As much a part of Christmas Day as turkey and crackers, millions around the world watch the Queen's Speech. It's a tradition which began at Sandringham, where the Royal Family spend each Christmas.

Silence fell around the world as the voice of King George V boomed out from radio sets, as he took to the airwaves via the new-fangled medium of the wireless, from his family's country retreat in Norfolk.

'I speak now from my home and my heart to you all,' he began on Christmas Day, in 1932. 'To men and women so cut off by the snows, the desert, or the sea, that only voices out of the air can reach them.'

A makeshift studio had been installed at Sandringham, from where the King was to broadcast live at 3pm.

Carried by telephone line to the BBC World Service's transmitters in Northamptonshire, the speech penned by Rudyard Kipling was heard around the empire in Australia, India, Canada and Kenya.

Continued by King George VI after his accession to the throne, the Queen made her first speech after the death of her father in 1952.

Sitting in the same chair, at the same desk from which the King had made his final Christmas address, which he had pre-recorded the previous year as his health deteriorated, she said: 'Each Christmas, at this time, my beloved Father broadcast a message to his people in all parts of the world.

'As he used to do, I am speaking to you from my own home, where I am spending Christmas with my family. My father and my grandfather before him worked hard all their lives to unite our peoples ever more closely, and to maintain its ideals which were so near to their hearts. I shall strive to carry on their work.'

Much has changed in the five decades since the Queen's accession, after her father passed away in his sleep at Sandringham.

But for millions, her Christmas Speech still signals a time to reflect on the year that's almost passed, inspiring thoughts for others serving their country in far-flung lands, or those less-fortunate closer to home.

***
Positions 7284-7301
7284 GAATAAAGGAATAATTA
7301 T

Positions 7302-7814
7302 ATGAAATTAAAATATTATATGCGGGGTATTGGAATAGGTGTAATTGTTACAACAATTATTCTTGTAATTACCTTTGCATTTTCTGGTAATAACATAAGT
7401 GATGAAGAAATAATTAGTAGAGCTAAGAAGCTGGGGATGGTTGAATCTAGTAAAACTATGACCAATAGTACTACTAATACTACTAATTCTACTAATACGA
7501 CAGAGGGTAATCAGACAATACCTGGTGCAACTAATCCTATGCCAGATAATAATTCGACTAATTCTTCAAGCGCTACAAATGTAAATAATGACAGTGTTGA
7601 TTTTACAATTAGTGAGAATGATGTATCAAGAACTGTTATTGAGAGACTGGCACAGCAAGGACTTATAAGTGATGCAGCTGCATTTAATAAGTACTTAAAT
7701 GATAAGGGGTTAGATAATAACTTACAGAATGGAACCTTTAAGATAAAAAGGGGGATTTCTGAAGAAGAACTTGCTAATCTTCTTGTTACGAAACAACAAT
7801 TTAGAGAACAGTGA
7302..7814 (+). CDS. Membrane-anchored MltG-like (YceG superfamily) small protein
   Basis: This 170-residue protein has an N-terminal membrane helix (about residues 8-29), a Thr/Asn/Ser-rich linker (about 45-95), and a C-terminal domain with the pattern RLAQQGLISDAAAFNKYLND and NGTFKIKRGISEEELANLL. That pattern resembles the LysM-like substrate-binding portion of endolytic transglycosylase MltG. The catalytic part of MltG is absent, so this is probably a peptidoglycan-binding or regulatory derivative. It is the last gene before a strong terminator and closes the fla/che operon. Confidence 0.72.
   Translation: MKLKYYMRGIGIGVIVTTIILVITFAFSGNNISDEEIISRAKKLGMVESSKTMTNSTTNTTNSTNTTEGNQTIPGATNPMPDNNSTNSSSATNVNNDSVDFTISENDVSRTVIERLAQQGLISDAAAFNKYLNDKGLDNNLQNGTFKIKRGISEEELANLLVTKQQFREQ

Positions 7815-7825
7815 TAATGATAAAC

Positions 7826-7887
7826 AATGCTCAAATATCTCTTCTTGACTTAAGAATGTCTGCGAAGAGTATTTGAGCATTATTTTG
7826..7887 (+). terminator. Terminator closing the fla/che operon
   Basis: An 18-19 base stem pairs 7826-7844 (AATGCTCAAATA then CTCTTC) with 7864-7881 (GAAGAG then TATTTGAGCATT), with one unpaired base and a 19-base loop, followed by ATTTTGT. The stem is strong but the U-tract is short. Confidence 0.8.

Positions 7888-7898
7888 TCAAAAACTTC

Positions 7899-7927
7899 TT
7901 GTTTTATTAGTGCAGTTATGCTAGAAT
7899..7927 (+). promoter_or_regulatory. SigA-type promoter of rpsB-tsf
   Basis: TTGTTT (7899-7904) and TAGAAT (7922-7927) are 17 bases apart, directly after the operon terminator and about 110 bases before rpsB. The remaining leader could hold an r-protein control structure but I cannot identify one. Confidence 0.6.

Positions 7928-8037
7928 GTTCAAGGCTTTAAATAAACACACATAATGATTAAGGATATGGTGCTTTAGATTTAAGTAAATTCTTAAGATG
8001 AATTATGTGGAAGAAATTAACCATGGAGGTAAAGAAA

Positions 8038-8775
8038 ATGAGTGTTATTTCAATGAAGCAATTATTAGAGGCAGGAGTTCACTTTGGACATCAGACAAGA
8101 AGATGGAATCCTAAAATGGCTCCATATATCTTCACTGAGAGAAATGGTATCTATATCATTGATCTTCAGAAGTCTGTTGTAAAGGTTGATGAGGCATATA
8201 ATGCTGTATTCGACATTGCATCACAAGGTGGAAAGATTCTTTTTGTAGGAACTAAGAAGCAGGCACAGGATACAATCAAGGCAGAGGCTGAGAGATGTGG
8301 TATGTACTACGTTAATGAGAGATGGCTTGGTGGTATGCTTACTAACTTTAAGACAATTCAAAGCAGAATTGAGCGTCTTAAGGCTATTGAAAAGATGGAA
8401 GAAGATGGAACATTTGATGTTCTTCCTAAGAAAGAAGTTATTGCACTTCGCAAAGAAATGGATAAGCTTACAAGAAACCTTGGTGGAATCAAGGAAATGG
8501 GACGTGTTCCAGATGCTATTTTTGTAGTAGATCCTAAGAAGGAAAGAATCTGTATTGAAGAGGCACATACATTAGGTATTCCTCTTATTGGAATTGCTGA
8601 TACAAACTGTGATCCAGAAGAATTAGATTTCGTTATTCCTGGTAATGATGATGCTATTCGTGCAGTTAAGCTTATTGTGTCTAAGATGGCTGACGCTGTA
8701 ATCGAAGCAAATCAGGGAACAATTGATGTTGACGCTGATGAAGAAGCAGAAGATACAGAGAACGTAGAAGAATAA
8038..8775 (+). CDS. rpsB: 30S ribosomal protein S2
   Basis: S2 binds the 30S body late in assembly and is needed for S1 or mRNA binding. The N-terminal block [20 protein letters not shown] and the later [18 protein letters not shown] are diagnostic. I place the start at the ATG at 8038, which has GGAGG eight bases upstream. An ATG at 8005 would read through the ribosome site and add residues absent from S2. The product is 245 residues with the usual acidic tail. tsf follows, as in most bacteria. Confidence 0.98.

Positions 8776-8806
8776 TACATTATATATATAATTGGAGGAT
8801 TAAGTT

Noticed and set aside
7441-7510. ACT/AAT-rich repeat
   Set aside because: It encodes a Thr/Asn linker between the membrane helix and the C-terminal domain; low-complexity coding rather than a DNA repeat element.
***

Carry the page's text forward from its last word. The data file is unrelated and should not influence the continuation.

After enjoying a Norfolk turkey with all the trimmings - again locally-sourced - the Queen and her family watch the broadcast together, like families up and down the land.

Earlier, they will have greeted thousands of well-wishers who line the path which leads from Sandringham House to the tiny carr-stone church of St Mary Magdalene.

Children line up with flowers after the service, which is broadcast to those outside the church via a PA system. Despite the cold and her advancing years, the 84-year-old Queen takes time to greet every one, as one of her protection officers quickly disappears behind armfuls of bouquets.

Then the Queen is swept away by Limousine, as the Duke of Edinburgh and other Royals set off back down the path to the house, exchanging greetings with the crowds.

Before lunch is served, there will be time to inspect the presents which will have been opened on Christmas Eve, laid out beneath the chandeliers of the Ballroom on trestle tables covered with white tablecloths.

Royal presents have a reverse snobbery of their own. Princes Charles, Andrew and Edward, the Princess Royal and their children compete to see who can spend the least or devise the oddest gift.

Prince Charles was thrilled to receive a leather loo seat one Christmas. The Queen once declared a casserole dish was just what she had always wanted - much as many of us will greet the inevitable arrival of socks or a sweater from a distant aunt.

While most of us mark Christmas Day with far more extravagance on the present front, almost every house in the land shares another Royal tradition.

Christmas trees became popular around the world in the 1840s, after Queen Victoria and her German-born husband Prince Albert put one up at Windsor Castle.

The following year, illustrations showing the ornament appeared in fashionable London magazines, and millions adopted the tree as the centrepiece of their celebrations.

When she arrives in Norfolk a few days before December 25, the Queen will oversee decorations on her own family's tree, which will have been carefully selected from pines grown on her estate.

Christmas cards, which are now sold in their millions, were a tradition which began when a friend of Queen Victoria and Prince Albert opted to print cards showing a festive scene containing a brief message, because he didn't have time to write letters to all his family and friends.